Sunday, November 21, 2004

conspiracy theology

A lot of what passes for political essays on the left look a lot like whacko conspiracy theories. I see these things all the time on blogs, but here is a site specifically dedicated to promoting the author's own whacked-out theories about the religious right.

The author pounces on an obscure doctrine called "Reconstructionism". You've never heard of it? Neither had I. This is odd because according to the author of Theorcracywatch, Reconstructionism is the most influential doctrine of the religious right.

Reconstructionism is basically the doctrine that Christians are called to take dominion of the world in this age. There are some serious problems with this view from the point of view of every evangelical church I've ever attended. If someone really wanted to know how Reconstructionism is regarded among the religious right, it only takes a few minutes on google to find out.

But that's not important. A dedicated conspiracy theorist can trace the evil threads of influence. Christians encouraging other Christians to run for office? Reconstructionism. Christians want their kids to be educated in Christian schools? Reconstructionism. Christians think their values ought to be reflected in law and public policy? Reconstructionism.

It's all this underhanded, concealed miasma of that evil Dominionist doctrine, you see. There is no other possible explanation about why people would want to see the government reflect their values. It's not like any other group feels that way, after all.

You can see the signs of conspiracy theorizing in the way that almost all of the detailed quotes to explain the purposes of the religious right are taken from opponents of the religious right. It's too hard to find those wily conspirators convicting themselves in their own words.

The exceptions are usually short and out-of-context, and invariably either 1. from an obscure author, 2. decades old, or 3. followed by an odd interpretation to help you see the villainy in an apparently innocuous passage.

One entire page is dedicated to the technique of guilt by association. George Bush just hasn't given them enough quotes to use in vilifying him, so they tell us portentously, "The Texas Republican Party Platform can be read as a blueprint for Bush administration policies..." and proceed to vilify that. The platform states that the United States is a Christian nation and Theocracywatch thinks they have found the smoking gun, a quote proving that the religious right wants to take over the country.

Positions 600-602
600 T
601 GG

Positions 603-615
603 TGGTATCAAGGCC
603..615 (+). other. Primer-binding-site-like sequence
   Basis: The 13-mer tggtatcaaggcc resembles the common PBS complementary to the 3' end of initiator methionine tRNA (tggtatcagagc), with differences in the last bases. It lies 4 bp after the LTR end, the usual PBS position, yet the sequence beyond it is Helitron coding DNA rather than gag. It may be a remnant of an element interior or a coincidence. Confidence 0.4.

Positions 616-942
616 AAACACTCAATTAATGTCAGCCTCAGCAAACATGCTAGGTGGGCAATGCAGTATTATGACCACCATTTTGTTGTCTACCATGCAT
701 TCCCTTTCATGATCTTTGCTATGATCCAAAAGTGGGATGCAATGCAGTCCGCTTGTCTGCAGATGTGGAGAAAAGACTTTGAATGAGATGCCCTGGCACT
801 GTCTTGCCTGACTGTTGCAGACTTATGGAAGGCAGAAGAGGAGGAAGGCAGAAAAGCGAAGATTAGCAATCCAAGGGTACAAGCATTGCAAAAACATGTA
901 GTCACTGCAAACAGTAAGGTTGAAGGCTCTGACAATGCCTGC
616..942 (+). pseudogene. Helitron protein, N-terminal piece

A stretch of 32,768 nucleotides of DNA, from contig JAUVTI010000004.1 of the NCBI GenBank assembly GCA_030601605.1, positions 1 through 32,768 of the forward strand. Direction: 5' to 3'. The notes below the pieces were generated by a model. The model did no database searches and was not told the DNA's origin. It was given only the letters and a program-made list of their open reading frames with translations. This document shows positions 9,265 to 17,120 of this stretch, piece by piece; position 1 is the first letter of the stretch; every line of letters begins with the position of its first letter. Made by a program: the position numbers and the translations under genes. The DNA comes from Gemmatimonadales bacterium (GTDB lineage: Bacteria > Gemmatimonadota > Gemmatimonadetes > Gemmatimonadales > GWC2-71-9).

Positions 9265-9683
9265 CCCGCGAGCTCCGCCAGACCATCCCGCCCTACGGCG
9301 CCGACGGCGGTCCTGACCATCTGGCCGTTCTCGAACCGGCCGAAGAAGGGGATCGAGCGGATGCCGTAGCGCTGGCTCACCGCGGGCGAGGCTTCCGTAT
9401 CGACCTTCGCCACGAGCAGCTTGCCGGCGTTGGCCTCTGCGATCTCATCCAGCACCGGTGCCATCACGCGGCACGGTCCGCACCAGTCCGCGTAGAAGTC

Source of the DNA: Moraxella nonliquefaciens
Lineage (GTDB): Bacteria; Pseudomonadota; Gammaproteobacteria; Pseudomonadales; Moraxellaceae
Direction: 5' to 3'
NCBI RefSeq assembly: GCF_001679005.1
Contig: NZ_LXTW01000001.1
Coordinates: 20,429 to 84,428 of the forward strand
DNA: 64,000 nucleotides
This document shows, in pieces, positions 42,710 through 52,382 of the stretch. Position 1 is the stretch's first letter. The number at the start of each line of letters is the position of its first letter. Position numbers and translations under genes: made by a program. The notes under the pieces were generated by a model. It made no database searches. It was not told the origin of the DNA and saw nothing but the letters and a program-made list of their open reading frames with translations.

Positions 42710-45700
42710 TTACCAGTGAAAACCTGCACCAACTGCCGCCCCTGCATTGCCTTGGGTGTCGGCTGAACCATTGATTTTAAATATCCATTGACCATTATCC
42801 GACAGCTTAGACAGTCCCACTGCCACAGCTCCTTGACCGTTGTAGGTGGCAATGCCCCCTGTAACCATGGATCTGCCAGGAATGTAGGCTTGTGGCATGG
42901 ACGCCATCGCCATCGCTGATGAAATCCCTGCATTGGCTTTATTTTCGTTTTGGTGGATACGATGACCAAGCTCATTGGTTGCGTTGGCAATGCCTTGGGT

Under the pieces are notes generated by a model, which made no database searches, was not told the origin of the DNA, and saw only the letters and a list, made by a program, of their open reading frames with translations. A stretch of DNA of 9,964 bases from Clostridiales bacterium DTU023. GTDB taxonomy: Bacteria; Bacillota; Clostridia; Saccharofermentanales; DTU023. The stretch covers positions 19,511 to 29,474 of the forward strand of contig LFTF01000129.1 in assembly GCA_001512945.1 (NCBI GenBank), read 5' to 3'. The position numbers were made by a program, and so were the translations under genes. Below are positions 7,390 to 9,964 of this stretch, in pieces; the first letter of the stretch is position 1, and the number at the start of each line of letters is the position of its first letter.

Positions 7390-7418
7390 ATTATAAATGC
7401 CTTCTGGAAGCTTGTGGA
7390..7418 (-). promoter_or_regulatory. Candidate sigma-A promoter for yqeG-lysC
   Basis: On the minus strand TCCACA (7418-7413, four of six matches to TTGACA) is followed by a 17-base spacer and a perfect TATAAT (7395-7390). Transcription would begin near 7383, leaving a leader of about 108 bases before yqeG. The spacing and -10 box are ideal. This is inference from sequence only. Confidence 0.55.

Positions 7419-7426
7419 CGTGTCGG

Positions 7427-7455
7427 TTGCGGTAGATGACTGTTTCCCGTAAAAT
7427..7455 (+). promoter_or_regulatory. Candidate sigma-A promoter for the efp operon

Apparently they are having problems with verb tense. The platform doesn't say the US will be or should be a Christian nation, or that it is a goal of the party to make the US a Christian nation. The platform just says that the US is a Christian nation. No action is required by this quote, although it implies resistance to the ongoing program of removing all vestiges of Christianity from public life. What Theocracywatch's complaint amounts to then, is a panic that the Republican party will resist parts of the leftists proactive agenda. Big surprise that.

Then of course there are the obligatory completely off-the-wall slanders like this (quoted without support from another source):
They intend to achieve this by using the freedom of religion in the US to train a generation of children in private Christian religious schools. Later, their graduates will be charged with the responsibility of creating a new Bible-based political, religious and social order. One of the first tasks of this order will be to eliminate religious freedom.
or this
One of the tenets of Reconstuctionism is that prisons will be empty because the death penalty will be applied to all capital crimes. Some of the more extreme leaders of the Reconstructionist movement include as capital crimes unrepentant homosexuality, abortion, adultery, blasphemy and even incorrigible children.
He forgot the Arabs. Doesn't he know that Christians want all the Arabs executed too?

Now in all seriousness, I do think some Christians are a bit too aggressive in pressing for a "Christian" agenda. For example although I believe it is valuable to ask God's blessing on the coming day of school, as long as a large portion of the country doesn't agree, I think that insisting on it is a bit tendentious. God does not glory in conflict for its own sake. Even if a majority want it, what Christian value does it serve to force it on the rest? Even to force on them an implicit acknowledgement in the form of an official moment of silence and meditation?

But even so, the hyperventilating response by Theocracywatch and others to such a trivial thing can hardly be explained by mere annoyance at a cultural oddity that they don't like. No, there is something far deeper going on here. The left is proactively trying to stamp out Christianity --or at any rate traditional Bible-believing Christianity-- and they are panicking at the fact that Christians seem to be successfully fighting back.

Besides that the left threw the first punch in the fight. In fact the opposition threw many punches before the religious right roused itself to fight back.

By now, the left has gone full swing into the next phase of the fight: fighting dirty. Lies and slander. And the Theocracywatch website is just one tiny eye-gouging thumb in a melee where there are so many that it seems fruitless to point one out.

No comments: